Gum disease treatment
Gum disease is a common dental problem. One in four Australians currently suffer from it.* Caused by bacteria in your mouth reacting with the food and drink you consume a film coats your teeth which, if not cleaned away, builds up and forms as plaque. Bacterial acids in the plaque can damage teeth and gums, leading to gum disease. The consequences can be mild, such as having bad breath and bleeding gums. Without gum disease treatment, the risks increase with the most severe cases ending in tooth loss.
Minimise your chances of getting gum disease. Follow a good oral health routine (that includes brushing twice a day and flossing) and have regular check ups, scale and clean with your dental provider.
Signs of gum disease
If you notice any of the following symptoms, then make an appointment to see your dentist for further advice.
- Gums that bleed when you brush or floss
- Red gums that are swollen and sensitive
- Bad breath that won’t go away
- Pus between teeth and gums
- Receding gums
- Tooth loss.
Diagnosing gum disease
The list of symptoms may help you recognise gum disease but it’s your dentist who must diagnose the problem and severity of the infection.
Some forms of gum disease are more concerning than others. For example, bleeding gums and bad breath are early signs of gingivitis. Treated quickly, this form of gum disease is reversible with no lasting tissue damage to teeth and gums. Left to linger and the scales start to tip. Gums may recede so gaps appear between the tooth and gum. When plaque forms in these gaps, bigger problems aren’t far away as gingivitis slides towards becoming periodontal disease.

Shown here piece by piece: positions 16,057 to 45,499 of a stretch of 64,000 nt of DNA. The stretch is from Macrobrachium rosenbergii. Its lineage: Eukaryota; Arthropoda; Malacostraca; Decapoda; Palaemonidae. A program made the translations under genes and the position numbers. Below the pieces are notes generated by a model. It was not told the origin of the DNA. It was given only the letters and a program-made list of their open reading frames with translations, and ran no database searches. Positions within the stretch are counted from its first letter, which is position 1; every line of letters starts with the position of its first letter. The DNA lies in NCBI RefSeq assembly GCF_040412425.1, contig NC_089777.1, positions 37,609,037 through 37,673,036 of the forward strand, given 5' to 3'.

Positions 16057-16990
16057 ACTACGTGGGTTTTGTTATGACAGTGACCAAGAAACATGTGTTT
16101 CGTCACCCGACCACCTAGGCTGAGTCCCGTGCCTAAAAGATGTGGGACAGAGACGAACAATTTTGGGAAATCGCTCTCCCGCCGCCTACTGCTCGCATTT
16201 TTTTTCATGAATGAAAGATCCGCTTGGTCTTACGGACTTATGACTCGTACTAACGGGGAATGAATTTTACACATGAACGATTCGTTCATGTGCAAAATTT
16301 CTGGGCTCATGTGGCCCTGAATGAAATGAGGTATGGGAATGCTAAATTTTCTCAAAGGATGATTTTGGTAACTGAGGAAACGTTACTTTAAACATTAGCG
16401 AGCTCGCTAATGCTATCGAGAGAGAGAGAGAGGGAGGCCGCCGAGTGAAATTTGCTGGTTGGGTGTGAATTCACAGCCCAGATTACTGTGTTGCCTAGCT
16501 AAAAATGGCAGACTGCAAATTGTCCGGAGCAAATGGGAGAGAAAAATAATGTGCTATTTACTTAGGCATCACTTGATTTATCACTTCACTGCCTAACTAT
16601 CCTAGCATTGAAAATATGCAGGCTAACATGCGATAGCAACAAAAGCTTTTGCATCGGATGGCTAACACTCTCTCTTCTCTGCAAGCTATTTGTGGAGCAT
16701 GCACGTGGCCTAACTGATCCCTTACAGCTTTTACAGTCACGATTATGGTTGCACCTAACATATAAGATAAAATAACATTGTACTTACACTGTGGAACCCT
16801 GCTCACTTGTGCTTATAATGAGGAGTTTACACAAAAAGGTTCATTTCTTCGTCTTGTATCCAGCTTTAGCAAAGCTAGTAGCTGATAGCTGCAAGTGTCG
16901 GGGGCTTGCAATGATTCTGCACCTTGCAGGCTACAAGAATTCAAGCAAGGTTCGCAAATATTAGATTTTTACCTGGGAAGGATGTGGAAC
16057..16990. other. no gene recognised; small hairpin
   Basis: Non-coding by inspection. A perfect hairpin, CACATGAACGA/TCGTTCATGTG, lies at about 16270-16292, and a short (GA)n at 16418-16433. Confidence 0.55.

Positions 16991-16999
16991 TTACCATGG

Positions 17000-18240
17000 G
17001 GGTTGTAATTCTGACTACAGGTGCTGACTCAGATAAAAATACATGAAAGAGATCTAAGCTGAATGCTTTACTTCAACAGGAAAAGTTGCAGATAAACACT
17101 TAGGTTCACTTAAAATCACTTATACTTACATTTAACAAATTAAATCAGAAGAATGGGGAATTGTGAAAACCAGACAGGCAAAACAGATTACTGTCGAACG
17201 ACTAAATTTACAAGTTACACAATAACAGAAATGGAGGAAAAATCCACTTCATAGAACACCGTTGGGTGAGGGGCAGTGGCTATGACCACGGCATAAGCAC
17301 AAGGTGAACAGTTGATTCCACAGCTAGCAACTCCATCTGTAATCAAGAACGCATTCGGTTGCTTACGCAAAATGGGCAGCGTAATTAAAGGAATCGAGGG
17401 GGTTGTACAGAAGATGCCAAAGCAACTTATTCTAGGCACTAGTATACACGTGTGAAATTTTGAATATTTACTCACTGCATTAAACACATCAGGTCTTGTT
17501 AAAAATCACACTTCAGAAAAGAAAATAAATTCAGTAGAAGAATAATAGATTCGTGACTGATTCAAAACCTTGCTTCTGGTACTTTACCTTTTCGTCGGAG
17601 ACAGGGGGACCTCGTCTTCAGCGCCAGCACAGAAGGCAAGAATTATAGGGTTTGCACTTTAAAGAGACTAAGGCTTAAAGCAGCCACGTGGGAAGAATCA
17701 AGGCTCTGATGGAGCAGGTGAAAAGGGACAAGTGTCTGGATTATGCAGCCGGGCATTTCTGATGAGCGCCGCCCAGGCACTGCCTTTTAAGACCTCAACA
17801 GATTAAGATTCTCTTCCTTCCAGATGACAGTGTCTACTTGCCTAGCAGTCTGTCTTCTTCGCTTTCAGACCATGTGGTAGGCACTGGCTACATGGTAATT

Periodontitis is an advanced form of gum disease. Left untreated it causes progressive destruction of the bone and connective tissue that supports the teeth. Your dentist refers to this as a ‘periodontal pocket’. As the pockets get deeper (meaning more bone and connective tissue is lost) teeth become wobbly and may, eventually, be lost.
Treating gum disease
Luke, a dentist at Keppel Dental, says:
“Mild gum disease needs different treatment compared to bad cases of periodontitis. For early-stage gingivitis, a trip to your dentist for a thorough clean, followed by self-treatment at home with regular brushing, flossing and an antibacterial mouthwash should see you right.
Advanced gum disease requires more in-chair treatment. We’ll usually carry out scaling and root planing under local anaesthetic, which is the removal of plaque and tartar above and below the gum line. In really severe cases of periodontitis, you may need surgery so your dentist can get to the area of the tooth that needs cleaning.
A trip to your dentist is your chance to better understand what’s causing gum disease. We’ll identify problem areas, clean them up and suggest preventative oral health treatment that minimises the chance of the disease coming back.”
When you’re ready to know more book in for gum disease treatment
Our helpful reception staff will schedule a time for your free 10-minute cosmetic consultation with one of our dentists.
*ADA. 2020.Australia’S Oral Health Is Tracking In The Wrong Direction. [online] Available at: <https://www.ada.org.au/News-Media/News-and-Release/Latest-News/WODH-2020-OHT-status-report> [Accessed 30 March 2020].